• I watched the patients walking the corridors for exercise, in their gowns and with their IV poles.
  • I loved watching shift change, and when the residents and interns gathered for rounds.

Random Hospital Tidbits during a tropical storm

I think I have a sense of humor

My daughter brought extra dry erase markers so we could have fun with the nurses and my care team. Yes, as the a patient with cellulitis from a kitten bite I drew paw prints all over my board.

Today was my second day in the hospital at St. Luke’s Bethlehem/Fountain Hill and also the day that Tropical Storm Isaias wreaked havoc in the Lehigh Valley.

This is the only unplanned hospital stay I have ever had and will also be the longest. My other other experience in the hospital was giving birth to my daughter.

There are only two parts of this experience that I have disliked: IVs, though I have learned to ignore them, and collecting my urine so everyone can monitor my fluids.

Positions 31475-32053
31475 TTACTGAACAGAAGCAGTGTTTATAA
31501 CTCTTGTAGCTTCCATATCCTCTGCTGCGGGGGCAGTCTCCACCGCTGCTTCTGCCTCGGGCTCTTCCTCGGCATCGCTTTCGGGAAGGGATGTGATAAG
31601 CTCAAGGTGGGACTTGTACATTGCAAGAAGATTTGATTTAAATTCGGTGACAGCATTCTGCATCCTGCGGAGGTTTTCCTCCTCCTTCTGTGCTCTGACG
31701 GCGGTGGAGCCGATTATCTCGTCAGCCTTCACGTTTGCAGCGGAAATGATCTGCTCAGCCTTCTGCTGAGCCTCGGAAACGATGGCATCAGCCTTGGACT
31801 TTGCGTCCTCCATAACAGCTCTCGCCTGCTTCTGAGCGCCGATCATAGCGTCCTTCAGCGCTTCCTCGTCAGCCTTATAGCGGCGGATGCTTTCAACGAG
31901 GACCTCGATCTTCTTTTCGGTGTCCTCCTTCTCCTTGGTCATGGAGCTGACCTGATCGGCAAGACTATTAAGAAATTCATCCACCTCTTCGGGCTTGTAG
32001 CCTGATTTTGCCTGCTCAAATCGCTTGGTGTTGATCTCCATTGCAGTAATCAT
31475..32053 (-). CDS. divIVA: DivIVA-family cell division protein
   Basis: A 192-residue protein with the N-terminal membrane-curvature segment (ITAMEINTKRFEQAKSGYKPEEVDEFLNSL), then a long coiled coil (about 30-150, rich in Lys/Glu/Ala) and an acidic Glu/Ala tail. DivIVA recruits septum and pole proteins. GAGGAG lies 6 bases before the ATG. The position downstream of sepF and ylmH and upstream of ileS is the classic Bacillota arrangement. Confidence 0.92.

Everyone on staff has been kind, and most downright enjoyable and intelligent. But Nurse Michelle has been my favorite.

Michelle finally arranged all my IV tubes into a double Dutch arrangement so they don’t have to keep swapping them out on my arm. She labeled everything meticulously. Attention to detail is the perfect trait for a nurse.

The hospital has lovely old architecture and picturesque views.

I started betadine soaks today. I’m tickled that such basic medicine still works well. I also feel like I’m hanging out with Marge from the Palmolive commercials.

“You’re soaking in it.”

Old Palmolive Commercial on You Tube

The teenager stopped by so that was fun— we took silly pictures. Speaking of the teenager and silly photos, I FaceTimed my cockatoo last night.

And in the category of things that make me happy—